Right of Revolution

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The right of revolution is not a right that is defined and protected by the Constitution but a natural right. It would be absurd for a constitution to authorize revolutionary challenges to its authority. However, it would not have been absurd for the preamble to the Constitution to have acknowledged the right of revolution, as, for example, the preamble to the pennsylvania constitution of 1776 had done. It was unnecessary to include such an acknowledgment in the Constitution of 1787, for the Constitution did not supplant the declaration of independence of 1776, which remained the first organic law of the United States. The "people" who "ordain and establish this Constitution" are the same "people" who in 1776 "assume among the powers of the earth, the separate and equal station to which the Laws of Nature and of Nature's God entitle them." The Declaration, borrowing the reasoning of john locke, succinctly states the American doctrine of the right of revolution:

We hold these truths to be self-evident, that all men are created equal, that they are endowed by their Creator with certain unalienable Rights, that among these are Life, Liberty and the pursuit of Happiness. That to secure these rights, Governments are instituted among Men, deriving their just powers from the consent of the governed, That whenever any Form of Government becomes destructive of these ends, it is the Right of the People to alter or abolish it, and to institute new Government, laying its foundation on such principles and organizing its powers in such form, as to them shall seem most likely to effect their Safety and Happiness. Prudence, indeed, will dictate that Governments long established should not be changed for light and transient causes; and accordingly all experience hath shown, that mankind are more disposed to suffer, while evils are sufferable, than to right themselves by abolishing the forms to which they are accustomed. But when a long train of abuses and usurpations, pursuing invariably the same Object evinces a design to reduce them under absolute Despotism, it is their right, it is their duty, to throw off such Government, and to provide new Guards for their future security.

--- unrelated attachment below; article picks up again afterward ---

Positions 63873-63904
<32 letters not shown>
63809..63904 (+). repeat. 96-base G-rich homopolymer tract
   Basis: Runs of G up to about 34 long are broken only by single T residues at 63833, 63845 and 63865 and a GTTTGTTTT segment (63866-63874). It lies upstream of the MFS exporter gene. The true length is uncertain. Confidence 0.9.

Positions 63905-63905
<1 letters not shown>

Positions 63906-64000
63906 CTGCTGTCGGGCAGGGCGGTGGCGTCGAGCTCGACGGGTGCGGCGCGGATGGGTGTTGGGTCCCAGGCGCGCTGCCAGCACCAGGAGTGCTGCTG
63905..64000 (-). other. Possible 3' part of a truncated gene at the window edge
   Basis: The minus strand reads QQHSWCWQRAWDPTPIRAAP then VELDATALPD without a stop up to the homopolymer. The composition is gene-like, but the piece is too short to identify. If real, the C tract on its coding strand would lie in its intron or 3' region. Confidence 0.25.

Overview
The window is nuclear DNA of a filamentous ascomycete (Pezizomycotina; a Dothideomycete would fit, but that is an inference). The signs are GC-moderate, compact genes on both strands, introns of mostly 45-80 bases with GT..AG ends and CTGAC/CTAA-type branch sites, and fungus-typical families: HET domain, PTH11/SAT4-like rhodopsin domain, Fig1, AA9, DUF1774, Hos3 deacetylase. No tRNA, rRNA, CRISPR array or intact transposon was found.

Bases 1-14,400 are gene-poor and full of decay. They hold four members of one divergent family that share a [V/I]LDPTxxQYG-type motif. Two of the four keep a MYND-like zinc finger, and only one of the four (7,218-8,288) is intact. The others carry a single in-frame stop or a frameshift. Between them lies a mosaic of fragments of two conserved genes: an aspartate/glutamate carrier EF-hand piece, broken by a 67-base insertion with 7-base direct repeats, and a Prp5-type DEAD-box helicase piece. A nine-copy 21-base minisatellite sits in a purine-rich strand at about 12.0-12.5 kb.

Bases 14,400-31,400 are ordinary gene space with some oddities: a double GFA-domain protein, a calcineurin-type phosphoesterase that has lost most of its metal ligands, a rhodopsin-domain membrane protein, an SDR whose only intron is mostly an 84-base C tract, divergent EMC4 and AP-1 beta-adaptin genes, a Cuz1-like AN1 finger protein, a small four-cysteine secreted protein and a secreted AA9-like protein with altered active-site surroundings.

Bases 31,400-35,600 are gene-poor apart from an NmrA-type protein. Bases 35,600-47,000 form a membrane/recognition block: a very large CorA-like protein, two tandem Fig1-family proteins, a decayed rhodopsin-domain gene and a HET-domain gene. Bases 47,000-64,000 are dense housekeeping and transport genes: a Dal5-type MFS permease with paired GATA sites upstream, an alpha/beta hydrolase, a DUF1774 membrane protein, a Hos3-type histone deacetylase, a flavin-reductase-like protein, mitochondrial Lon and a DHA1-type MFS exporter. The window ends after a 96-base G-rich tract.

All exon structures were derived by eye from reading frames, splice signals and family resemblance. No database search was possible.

Recognition of the right of revolution is, in this view, implicit in the recognition of human equality. A people who recognize that they are equal members of the same species—that no human being is the natural ruler of another—accept that the inequalities necessarily involved in government are not natural but must be "instituted" and operated by "consent"; and that the primary end of government is not the promotion of the interests of one allegedly superior class of human beings but the security of all citizens' equal rights to "life, liberty, and the pursuit of happiness." It follows that it is the right and the duty of such a people to change their government when it persistently fails to effect this end. This right and duty, the Declaration says, belongs not to all peoples but only to those enlightened peoples who recognize human equality and natural rights, and who will therefore exercise their revolutionary right to establish right-securing government by consent.

Not only the revolutionaries of 1776 but also the Framers of the Constitution of 1787 justified their actions on this basis. In the federalist #40 and #43 james madison cites the Declaration's right of revolution to explain and to support the revolutionary proposals of the constitutional convention. Madison argues that political leadership (by patriots like those assembled in Philadelphia) is needed in a revolution because "it is impossible for the people spontaneously and universally to move in concert towards their object." Thus, while the right of revolution is justly exercised when an enlightened people feel and judge that their government threatens to lead them back into an anarchical state of nature by failing to fulfill the duties they have entrusted to it, a revolution need neither wait for nor involve an anarchical disruption of society. However, exercise of the right of revolution (in contrast to mere civil disobedience) can well necessitate and justify war. Those who exercise the right of revolution must prudently measure their forces.

alexander hamilton, in The Federalist #16, acknowledged that no constitution can guarantee that a widespread revolutionary opposition to the government will never occur; such opposition might well proceed "from weighty causes of discontent given by the government" itself. In contrast to Marxist doctrines of revolution, the American doctrine does not anticipate a future in which the right of revolution can safely disappear. It is therefore a cause for concern that today the right of revolution is obscured not only because it is a natural rather than a constitutional right but also because natural rights are no longer generally recognized by political theorists and jurists.

John Zvesper


Mansfield, Harvey C., Jr. 1978 The Spirit of Liberalism. Cambridge, Mass.: Harvard University Press.

Stourzh, Gerald 1970 Alexander Hamilton and the Idea of Republican Government. Stanford, Calif.: Stanford University Press.